Mitral Valve Prolapse Syndrome - Finding Hope
I have mitral valve prolapse syndrome, and my writing took me down a path to find this information. It all began following my retirement, when I decided to follow a dream and concentrate on my writing, I soon learned that my writing had a life, and words began to come to the surface from deep inside me. After seven writing courses and one published article, I decided to write for the Internet. I came upon Hubpages, and this website became my main pursuit. Little did I know that this decision would change my life and that I would discover the strange disorder that had been eluding my physicians and me for years. Someone once said, "Never let go of hope. One day you will see that it all has finally come together." I hope that others might learn through my experience.
This Disease Can Cause Stress
A Little History
First, I will tell you a little about my past. I learned when I was old enough to understand, that I had a heart murmur that doctors said I would outgrow. In addition, I was a nervous child, but quite bright, and almost skipped a grade in grammar school. I was tall and gradually developed a delicate appearance, but always pushed myself to do better,and had many friends. My bright auburn hair was my shining glory. My least shining glory was my anxiety that developed to the point that I needed medication. In the morning especially, I could hear my heart beat and sometimes felt breathless. Attributing it to anxiety, I later entered college, graduated and went on to have a career in the social work field. My career took me from caseworker, to medical social worker,and finally, to supervisor in the welfare field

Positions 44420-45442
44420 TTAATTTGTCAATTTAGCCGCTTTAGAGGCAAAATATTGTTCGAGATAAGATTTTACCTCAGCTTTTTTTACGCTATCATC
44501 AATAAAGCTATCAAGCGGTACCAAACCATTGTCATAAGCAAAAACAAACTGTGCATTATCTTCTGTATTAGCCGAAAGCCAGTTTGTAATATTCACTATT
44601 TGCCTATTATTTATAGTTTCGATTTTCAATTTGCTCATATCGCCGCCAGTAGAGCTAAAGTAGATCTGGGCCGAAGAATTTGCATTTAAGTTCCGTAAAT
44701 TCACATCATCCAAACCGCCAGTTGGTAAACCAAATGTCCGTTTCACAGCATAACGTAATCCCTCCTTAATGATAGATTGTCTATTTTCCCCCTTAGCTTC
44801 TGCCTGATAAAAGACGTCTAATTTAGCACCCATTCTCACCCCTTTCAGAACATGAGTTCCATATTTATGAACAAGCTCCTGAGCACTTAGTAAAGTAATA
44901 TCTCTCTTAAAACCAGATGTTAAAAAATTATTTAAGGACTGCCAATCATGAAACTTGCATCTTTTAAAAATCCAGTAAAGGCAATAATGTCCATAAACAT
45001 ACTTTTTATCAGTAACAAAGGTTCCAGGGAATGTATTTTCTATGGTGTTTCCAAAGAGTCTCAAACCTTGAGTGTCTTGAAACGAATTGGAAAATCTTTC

Discovering Heart Disease
In the 1990s, after marrying and raising a family, I began to have problems with my blood pressure and panic attacks and hyperventilation. I actually believe that I did rapid breathing all my life, along with a fast pulse, especially in the morning. Counseling and meditation helped me. I finally went to an internal medicine physician who helped control my blood pressure and ordered an echocardiogram. In the midst of the procedure, the technician asked me if I knew I had heart disease. That was a shocker, and I knew that he was not supposed to disclose such evidence to a patient. The scene, still pictured in my mind, was of this tall overpowering male technician with a probe over the skin near my heart and skinny me, on the verge of trepidation. He dictated as he examined me, releasing even more details about my condition. The physician finally diagnosed me with mitral valve prolapse with regurgitation (leakage) because the mitral valve of the heart does not close properly.
I still wondered about my other symptoms, as I was beginning to have more problems. Mornings became more difficult, and small issues felt like shocks to my system and made me suck in air, instead of breathing properly. Help was on the way, as I ordered an inexpensive biofeedback machine and used it faithfully. In addition, I learned that playing a harmonica would help breathing, so I practiced my breathing on the harmonica. I checked to see how long I could breathe on the inhale and the exhale portions of breathing effort. My husband timed my breathing three times a day Sometimes when my breathing wasn't regular, I felt as if I had brain frog, and often I could only concentrate on one task at a time, with difficulty handling interruptions. .Regulating breathing is important in preventing breathlessness that can bring on panic.
Mitral Valve Prolapse Syndrome - Profiles
Discovering Mitral Valve Prolapse Syndrome